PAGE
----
Many[who?] consider the birthplace of soul music to be northern United States inner cities, particularly Chicago. Other cities, such as New York, Detroit, Memphis and Florence, quickly followed, creating their own soul styles based on their regional gospel roots.
Florence, Alabama, was the home of FAME Studios. Jimmy Hughes, Percy Sledge and Arthur Alexander recorded at Fame, and Aretha Franklin recorded in the area later in the 1960s. Fame Studios (often referred to as Muscle Shoals after a nearby town) enjoyed a close relationship with the Memphis label Stax Records, and many of the musicians and producers who worked in Memphis contributed to recordings in Alabama. Another notable Memphis label was Goldwax Records, which signed O.V. Wright and James Carr. Carr's "The Dark End of the Street" (written by Chips Moman and Dan Penn) was recorded in 1967 at two other Memphis studios, Royal Recording and American Sound Studios. American Sound Studios owner Chips Moman produced "The Dark End of the Street", and the musicians were his house band of Reggie Young, Bobby Woods, Tommy Cogbill and Gene Chrisman. Carr also recorded songs at Fame Studio with musicians David Hood, Jimmy Johnson and Roger Hawkins.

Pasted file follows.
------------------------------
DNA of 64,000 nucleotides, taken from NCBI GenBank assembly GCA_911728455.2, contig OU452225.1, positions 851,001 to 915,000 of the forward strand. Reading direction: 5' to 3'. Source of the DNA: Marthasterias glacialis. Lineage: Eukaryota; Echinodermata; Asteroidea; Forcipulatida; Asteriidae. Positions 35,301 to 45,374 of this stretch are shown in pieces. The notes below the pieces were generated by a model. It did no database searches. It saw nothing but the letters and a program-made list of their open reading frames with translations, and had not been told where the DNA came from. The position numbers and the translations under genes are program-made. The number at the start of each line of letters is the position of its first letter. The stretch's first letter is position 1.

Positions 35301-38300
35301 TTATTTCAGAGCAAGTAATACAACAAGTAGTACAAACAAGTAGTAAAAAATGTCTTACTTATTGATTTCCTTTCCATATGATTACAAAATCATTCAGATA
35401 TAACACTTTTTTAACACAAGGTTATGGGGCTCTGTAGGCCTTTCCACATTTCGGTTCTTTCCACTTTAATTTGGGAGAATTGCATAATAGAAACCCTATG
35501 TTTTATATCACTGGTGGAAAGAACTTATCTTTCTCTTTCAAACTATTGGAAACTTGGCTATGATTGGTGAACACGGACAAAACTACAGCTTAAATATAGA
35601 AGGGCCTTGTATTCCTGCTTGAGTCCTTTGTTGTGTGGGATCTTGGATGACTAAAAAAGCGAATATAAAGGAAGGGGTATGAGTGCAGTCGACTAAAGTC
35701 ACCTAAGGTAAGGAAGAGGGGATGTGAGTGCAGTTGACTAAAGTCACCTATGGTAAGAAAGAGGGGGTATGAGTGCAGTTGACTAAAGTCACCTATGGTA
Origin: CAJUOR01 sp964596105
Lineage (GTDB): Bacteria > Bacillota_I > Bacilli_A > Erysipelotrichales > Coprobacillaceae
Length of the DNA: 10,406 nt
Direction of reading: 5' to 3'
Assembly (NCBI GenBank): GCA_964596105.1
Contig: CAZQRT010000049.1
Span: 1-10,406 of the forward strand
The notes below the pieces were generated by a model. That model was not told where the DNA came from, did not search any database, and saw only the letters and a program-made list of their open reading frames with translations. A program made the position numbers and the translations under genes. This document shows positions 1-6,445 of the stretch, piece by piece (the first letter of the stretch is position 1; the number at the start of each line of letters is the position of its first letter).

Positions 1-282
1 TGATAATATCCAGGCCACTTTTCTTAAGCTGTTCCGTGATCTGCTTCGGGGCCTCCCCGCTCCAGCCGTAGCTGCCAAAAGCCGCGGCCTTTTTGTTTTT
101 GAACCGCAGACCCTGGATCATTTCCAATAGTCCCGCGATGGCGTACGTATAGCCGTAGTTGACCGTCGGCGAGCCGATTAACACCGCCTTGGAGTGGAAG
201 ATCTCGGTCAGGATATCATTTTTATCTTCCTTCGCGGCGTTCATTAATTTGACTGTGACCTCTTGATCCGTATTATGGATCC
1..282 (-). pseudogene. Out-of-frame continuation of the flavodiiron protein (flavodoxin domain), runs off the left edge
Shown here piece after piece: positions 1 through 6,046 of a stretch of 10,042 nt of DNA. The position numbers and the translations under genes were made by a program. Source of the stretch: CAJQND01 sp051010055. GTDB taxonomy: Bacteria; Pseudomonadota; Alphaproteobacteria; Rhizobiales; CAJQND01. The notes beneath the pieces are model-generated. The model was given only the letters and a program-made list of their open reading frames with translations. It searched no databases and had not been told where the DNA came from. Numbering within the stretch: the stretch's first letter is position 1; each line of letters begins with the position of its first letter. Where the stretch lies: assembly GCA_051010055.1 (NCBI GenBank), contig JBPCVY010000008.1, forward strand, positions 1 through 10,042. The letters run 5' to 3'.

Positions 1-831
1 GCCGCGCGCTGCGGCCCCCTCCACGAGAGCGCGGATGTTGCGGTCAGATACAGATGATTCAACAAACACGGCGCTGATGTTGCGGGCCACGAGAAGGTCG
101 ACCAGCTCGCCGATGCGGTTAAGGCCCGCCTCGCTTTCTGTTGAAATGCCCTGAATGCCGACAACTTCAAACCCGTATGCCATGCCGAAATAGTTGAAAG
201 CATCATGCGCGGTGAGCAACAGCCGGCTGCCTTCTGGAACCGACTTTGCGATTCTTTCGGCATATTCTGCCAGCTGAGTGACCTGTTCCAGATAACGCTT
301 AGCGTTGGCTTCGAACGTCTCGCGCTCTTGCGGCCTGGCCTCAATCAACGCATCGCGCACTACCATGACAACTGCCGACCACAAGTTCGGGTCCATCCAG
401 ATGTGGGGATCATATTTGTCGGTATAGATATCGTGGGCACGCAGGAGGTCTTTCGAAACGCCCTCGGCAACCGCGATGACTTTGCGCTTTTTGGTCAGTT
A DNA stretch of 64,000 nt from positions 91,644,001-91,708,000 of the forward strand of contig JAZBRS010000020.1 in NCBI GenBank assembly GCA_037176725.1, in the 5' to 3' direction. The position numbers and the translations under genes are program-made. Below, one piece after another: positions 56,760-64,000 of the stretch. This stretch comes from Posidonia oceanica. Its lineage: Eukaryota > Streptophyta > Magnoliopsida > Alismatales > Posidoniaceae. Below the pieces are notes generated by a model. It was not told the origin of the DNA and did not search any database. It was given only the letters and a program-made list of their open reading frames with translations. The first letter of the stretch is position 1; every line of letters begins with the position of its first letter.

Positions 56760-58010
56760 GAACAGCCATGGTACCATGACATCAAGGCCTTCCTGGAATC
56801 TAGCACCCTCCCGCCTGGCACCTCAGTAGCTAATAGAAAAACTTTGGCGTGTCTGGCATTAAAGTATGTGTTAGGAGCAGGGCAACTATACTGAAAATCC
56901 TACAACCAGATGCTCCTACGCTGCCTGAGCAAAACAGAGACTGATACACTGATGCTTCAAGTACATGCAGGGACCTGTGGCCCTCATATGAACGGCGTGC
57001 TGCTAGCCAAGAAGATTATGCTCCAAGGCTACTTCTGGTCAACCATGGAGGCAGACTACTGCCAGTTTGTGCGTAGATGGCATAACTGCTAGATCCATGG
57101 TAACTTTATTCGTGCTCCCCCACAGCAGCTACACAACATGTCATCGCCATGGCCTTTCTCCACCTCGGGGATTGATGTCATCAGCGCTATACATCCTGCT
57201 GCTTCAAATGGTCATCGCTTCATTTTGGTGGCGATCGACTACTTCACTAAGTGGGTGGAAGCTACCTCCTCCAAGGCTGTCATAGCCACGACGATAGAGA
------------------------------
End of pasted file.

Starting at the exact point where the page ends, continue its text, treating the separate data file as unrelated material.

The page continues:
The Detroit-based Motown Records also contributed to the soul canon in the 1960s, although at the time, the label described itself as a manufacturer of pop music. Music by Motown artists such as Stevie Wonder, Gladys Knight & the Pips, Marvin Gaye, the Temptations, and the Supremes did much to popularize what became known as the Motown sound.
In Chicago, Curtis Mayfield helped develop the sweet soul sound that later earned him a reputation as the Godfather of northern soul. As a member of The Impressions, Mayfield infused a call and response style of group singing that came out of gospel, and influenced many other groups of the era, notably fellow Chicago artists the Radiants.